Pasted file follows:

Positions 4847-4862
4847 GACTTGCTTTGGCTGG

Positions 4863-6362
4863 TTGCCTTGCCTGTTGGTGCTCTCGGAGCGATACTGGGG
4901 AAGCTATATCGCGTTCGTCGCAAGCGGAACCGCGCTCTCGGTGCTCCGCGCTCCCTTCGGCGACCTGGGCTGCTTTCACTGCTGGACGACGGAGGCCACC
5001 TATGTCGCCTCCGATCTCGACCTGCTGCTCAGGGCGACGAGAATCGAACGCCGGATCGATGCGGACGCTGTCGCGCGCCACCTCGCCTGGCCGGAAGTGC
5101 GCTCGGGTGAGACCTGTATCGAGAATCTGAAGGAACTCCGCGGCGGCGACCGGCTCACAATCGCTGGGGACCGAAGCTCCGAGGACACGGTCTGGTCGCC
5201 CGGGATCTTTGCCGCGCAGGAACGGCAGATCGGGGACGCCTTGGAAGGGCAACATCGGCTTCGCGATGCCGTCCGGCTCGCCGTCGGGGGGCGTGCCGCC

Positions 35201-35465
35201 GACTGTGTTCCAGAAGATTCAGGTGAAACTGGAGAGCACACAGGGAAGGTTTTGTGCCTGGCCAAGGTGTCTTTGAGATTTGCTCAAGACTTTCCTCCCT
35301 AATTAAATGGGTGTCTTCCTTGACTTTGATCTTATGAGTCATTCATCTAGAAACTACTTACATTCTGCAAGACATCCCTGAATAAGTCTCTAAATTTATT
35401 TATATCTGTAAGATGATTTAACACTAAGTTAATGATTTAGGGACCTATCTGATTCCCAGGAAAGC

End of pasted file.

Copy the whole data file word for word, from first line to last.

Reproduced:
Positions 4847-4862
4847 GACTTGCTTTGGCTGG

Positions 4863-6362
4863 TTGCCTTGCCTGTTGGTGCTCTCGGAGCGATACTGGGG
4901 AAGCTATATCGCGTTCGTCGCAAGCGGAACCGCGCTCTCGGTGCTCCGCGCTCCCTTCGGCGACCTGGGCTGCTTTCACTGCTGGACGACGGAGGCCACC
5001 TATGTCGCCTCCGATCTCGACCTGCTGCTCAGGGCGACGAGAATCGAACGCCGGATCGATGCGGACGCTGTCGCGCGCCACCTCGCCTGGCCGGAAGTGC
5101 GCTCGGGTGAGACCTGTATCGAGAATCTGAAGGAACTCCGCGGCGGCGACCGGCTCACAATCGCTGGGGACCGAAGCTCCGAGGACACGGTCTGGTCGCC
5201 CGGGATCTTTGCCGCGCAGGAACGGCAGATCGGGGACGCCTTGGAAGGGCAACATCGGCTTCGCGATGCCGTCCGGCTCGCCGTCGGGGGGCGTGCCGCC

Positions 35201-35465
35201 GACTGTGTTCCAGAAGATTCAGGTGAAACTGGAGAGCACACAGGGAAGGTTTTGTGCCTGGCCAAGGTGTCTTTGAGATTTGCTCAAGACTTTCCTCCCT
35301 AATTAAATGGGTGTCTTCCTTGACTTTGATCTTATGAGTCATTCATCTAGAAACTACTTACATTCTGCAAGACATCCCTGAATAAGTCTCTAAATTTATT
35401 TATATCTGTAAGATGATTTAACACTAAGTTAATGATTTAGGGACCTATCTGATTCCCAGGAAAGC